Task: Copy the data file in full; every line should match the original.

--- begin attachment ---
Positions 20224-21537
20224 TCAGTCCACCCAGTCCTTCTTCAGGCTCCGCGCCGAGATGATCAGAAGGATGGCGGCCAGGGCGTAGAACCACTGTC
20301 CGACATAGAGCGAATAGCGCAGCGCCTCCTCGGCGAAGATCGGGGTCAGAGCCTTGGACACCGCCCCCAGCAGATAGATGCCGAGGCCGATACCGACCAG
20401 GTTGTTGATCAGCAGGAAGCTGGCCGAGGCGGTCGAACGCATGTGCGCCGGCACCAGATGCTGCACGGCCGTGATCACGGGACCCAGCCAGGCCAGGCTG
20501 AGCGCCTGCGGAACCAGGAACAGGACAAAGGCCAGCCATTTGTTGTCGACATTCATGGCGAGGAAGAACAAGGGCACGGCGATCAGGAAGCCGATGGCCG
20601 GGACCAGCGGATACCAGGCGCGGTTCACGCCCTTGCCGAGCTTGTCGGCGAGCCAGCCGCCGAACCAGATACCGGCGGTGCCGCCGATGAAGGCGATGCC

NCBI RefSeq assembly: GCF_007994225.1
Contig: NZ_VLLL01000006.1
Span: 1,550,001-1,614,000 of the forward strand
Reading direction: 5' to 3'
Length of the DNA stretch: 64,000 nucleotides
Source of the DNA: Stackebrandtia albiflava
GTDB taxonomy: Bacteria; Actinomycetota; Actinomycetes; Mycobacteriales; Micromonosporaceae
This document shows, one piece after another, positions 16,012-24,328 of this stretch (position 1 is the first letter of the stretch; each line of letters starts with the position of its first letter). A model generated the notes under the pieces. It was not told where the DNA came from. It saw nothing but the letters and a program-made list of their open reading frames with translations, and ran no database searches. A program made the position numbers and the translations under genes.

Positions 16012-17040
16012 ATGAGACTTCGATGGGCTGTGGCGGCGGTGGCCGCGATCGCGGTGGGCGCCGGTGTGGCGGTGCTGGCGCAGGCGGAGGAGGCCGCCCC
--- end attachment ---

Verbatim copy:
Positions 20224-21537
20224 TCAGTCCACCCAGTCCTTCTTCAGGCTCCGCGCCGAGATGATCAGAAGGATGGCGGCCAGGGCGTAGAACCACTGTC
20301 CGACATAGAGCGAATAGCGCAGCGCCTCCTCGGCGAAGATCGGGGTCAGAGCCTTGGACACCGCCCCCAGCAGATAGATGCCGAGGCCGATACCGACCAG
20401 GTTGTTGATCAGCAGGAAGCTGGCCGAGGCGGTCGAACGCATGTGCGCCGGCACCAGATGCTGCACGGCCGTGATCACGGGACCCAGCCAGGCCAGGCTG
20501 AGCGCCTGCGGAACCAGGAACAGGACAAAGGCCAGCCATTTGTTGTCGACATTCATGGCGAGGAAGAACAAGGGCACGGCGATCAGGAAGCCGATGGCCG
20601 GGACCAGCGGATACCAGGCGCGGTTCACGCCCTTGCCGAGCTTGTCGGCGAGCCAGCCGCCGAACCAGATACCGGCGGTGCCGCCGATGAAGGCGATGCC

NCBI RefSeq assembly: GCF_007994225.1
Contig: NZ_VLLL01000006.1
Span: 1,550,001-1,614,000 of the forward strand
Reading direction: 5' to 3'
Length of the DNA stretch: 64,000 nucleotides
Source of the DNA: Stackebrandtia albiflava
GTDB taxonomy: Bacteria; Actinomycetota; Actinomycetes; Mycobacteriales; Micromonosporaceae
This document shows, one piece after another, positions 16,012-24,328 of this stretch (position 1 is the first letter of the stretch; each line of letters starts with the position of its first letter). A model generated the notes under the pieces. It was not told where the DNA came from. It saw nothing but the letters and a program-made list of their open reading frames with translations, and ran no database searches. A program made the position numbers and the translations under genes.

Positions 16012-17040
16012 ATGAGACTTCGATGGGCTGTGGCGGCGGTGGCCGCGATCGCGGTGGGCGCCGGTGTGGCGGTGCTGGCGCAGGCGGAGGAGGCCGCCCC